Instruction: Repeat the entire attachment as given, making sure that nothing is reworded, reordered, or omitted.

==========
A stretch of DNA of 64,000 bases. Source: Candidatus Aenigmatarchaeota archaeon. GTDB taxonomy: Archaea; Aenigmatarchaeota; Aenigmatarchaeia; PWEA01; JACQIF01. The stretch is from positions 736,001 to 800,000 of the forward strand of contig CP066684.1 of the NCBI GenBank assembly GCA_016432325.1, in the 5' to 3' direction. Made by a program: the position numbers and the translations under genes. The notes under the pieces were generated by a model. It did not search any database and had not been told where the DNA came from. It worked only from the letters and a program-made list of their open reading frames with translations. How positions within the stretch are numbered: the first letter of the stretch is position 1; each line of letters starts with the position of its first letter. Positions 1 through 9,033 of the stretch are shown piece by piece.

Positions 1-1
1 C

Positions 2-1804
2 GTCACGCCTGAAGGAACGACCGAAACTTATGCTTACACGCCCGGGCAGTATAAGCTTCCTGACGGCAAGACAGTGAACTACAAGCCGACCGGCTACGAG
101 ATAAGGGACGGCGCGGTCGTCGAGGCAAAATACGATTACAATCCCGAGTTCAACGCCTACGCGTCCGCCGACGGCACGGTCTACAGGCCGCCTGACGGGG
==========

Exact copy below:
A stretch of DNA of 64,000 bases. Source: Candidatus Aenigmatarchaeota archaeon. GTDB taxonomy: Archaea; Aenigmatarchaeota; Aenigmatarchaeia; PWEA01; JACQIF01. The stretch is from positions 736,001 to 800,000 of the forward strand of contig CP066684.1 of the NCBI GenBank assembly GCA_016432325.1, in the 5' to 3' direction. Made by a program: the position numbers and the translations under genes. The notes under the pieces were generated by a model. It did not search any database and had not been told where the DNA came from. It worked only from the letters and a program-made list of their open reading frames with translations. How positions within the stretch are numbered: the first letter of the stretch is position 1; each line of letters starts with the position of its first letter. Positions 1 through 9,033 of the stretch are shown piece by piece.

Positions 1-1
1 C

Positions 2-1804
2 GTCACGCCTGAAGGAACGACCGAAACTTATGCTTACACGCCCGGGCAGTATAAGCTTCCTGACGGCAAGACAGTGAACTACAAGCCGACCGGCTACGAG
101 ATAAGGGACGGCGCGGTCGTCGAGGCAAAATACGATTACAATCCCGAGTTCAACGCCTACGCGTCCGCCGACGGCACGGTCTACAGGCCGCCTGACGGGG